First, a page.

A number of years ago, I had an advisee named Wyatt who was also in my Chemistry class. As his advisor, I had known that Wyatt suffered from debilitating migraines—the kind of migraines that can make it difficult for you to get out of bed. At the end of the semester, as part of his final project, Wyatt chose to research the brain chemistry of migraines, why they occur, and how they are treated. Over the course of a couple of months, Wyatt learned from texts and journals, met with his doctor, and spoke with other people that suffered migraines. He finished his Chemistry project and turned it in at the end of the year. For many students that would mark the end; not for Wyatt. The next fall, Wyatt returned and petitioned to do an independent study. He wanted to learn how to create apps in iOS in order to put what he had learned into use. He went on to learn how to code for iOS and created an app to help people track the potential triggers of their migraines. Wyatt released the app just a few years ago. His doctor now regularly recommends patients to use it, and he has already made a difference for people suffering from migraines. 

The second story is about two students that helped raise the consciousness of the Brimmer community just a couple of years ago. While the story does not begin then, it was spurred forward when Alexis Ifill, Class of 2017, and Katheryn Maynard, Class of 2018, went to the National Association of Independent School’s People of Color Conference. At the PoCC they listened, shared, and learned with other high school students from around the country. They listened to the struggles and successes around diversity at other schools and shared the work that has been done at Brimmer. What they learned and brought back has had a profound impact on our School and will help shape the experiences of everyone in this room and future students.  

After the conference, they wanted to share what they learned with the Brimmer community. They were eventually invited to present at a Board of Trustees meeting. Their message was that, at Brimmer, we are grateful to have such a diverse and accepting community. AND, at Brimmer, we should be proud of the work that has been done to raise awareness of issues of equality and inclusion. Katheryn then explained, however, we cannot just give ourselves a pat on the back and be content with where we stand and the success we achieved. Being a diverse community is hard work and you cannot rest on your laurels. You need to continue to think about what our community is capable of accomplishing and then work towards those new goals. Seeing the need, theyall gender focused improving in areas of gender and identity. The message from Katheryn and Alexis left a lasting impact on the School leadership and has helped lead to an updated dress code that strives to be inclusive and does not talk about bodies as a distraction, the removal of gender specific pronouns in the Student/Family Handbook, the formation of affinity groups for our students of color, and the reassignment of single-use bathrooms in the school as all-gender restrooms.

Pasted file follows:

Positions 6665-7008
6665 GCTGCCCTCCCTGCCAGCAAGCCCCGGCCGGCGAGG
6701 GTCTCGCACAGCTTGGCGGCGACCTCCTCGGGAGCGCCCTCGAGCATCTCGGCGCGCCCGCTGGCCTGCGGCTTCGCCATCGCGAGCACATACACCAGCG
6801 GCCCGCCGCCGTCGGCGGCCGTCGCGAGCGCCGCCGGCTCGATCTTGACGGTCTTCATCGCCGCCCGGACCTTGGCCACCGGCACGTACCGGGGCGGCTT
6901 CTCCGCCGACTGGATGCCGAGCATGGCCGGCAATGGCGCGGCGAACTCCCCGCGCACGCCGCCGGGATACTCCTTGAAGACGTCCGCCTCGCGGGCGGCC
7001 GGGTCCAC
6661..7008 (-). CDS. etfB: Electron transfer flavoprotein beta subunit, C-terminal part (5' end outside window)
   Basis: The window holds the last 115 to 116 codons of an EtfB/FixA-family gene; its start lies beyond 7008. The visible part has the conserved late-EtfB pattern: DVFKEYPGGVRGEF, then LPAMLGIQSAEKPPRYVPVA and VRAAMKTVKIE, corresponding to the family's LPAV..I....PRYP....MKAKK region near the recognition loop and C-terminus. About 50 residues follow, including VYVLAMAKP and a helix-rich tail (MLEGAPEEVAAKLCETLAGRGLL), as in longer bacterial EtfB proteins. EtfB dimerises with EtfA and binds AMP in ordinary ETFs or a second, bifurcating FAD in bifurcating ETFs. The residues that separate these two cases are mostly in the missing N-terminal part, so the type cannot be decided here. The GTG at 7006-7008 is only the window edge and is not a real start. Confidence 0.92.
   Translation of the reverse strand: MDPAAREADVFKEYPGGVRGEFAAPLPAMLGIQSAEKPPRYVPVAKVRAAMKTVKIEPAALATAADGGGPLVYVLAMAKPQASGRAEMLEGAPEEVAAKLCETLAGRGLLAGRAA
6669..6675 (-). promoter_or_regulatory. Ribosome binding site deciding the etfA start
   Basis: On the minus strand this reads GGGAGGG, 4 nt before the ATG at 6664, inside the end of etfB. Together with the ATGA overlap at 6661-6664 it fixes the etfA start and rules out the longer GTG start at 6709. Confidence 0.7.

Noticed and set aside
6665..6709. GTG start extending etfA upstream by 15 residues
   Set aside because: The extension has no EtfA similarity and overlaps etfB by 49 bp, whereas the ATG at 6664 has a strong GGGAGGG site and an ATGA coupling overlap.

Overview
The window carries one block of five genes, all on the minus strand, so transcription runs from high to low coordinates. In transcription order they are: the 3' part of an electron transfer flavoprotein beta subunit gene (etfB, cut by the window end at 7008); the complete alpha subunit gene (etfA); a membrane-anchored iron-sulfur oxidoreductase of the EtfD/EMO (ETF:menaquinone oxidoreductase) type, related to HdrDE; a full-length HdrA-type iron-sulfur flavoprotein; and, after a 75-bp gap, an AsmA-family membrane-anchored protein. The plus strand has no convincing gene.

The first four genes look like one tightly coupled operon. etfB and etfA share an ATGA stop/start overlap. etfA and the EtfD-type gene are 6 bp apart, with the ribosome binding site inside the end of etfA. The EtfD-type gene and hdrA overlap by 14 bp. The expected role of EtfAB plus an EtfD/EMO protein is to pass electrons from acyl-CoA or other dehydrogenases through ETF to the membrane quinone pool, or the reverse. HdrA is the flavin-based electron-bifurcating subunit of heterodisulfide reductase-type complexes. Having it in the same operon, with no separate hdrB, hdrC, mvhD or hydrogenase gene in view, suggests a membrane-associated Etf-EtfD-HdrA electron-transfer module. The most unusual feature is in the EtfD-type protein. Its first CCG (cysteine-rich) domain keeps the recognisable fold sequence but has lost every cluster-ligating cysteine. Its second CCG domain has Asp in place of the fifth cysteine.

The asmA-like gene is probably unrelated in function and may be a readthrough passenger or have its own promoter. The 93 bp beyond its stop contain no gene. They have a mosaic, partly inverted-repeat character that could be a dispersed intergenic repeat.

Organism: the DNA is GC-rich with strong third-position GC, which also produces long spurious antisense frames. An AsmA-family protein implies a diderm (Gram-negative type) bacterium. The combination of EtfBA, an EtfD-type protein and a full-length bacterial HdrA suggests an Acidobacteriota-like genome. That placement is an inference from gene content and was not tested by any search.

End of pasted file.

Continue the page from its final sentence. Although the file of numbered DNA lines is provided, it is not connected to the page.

What does being a Thinker and Doer mean to you? Perhaps it is building something new to help people. Maybe it is creating a new club for the school or designing a way to help limit food waste. It could be organizing a fundraiser for victims of Hurricanes Harvey and Irma. Or it might be simply performing a small act of kindness or finding a way to make the experiences of your classmates more positive. No matter what the idea is, or how big or small it may be, we are all capable of being thinkers and doers.  

Each one of you has the potential to transform the sparks of your ideas into actions; Actions that will lead to the flames of achievement that emanate from our community this year.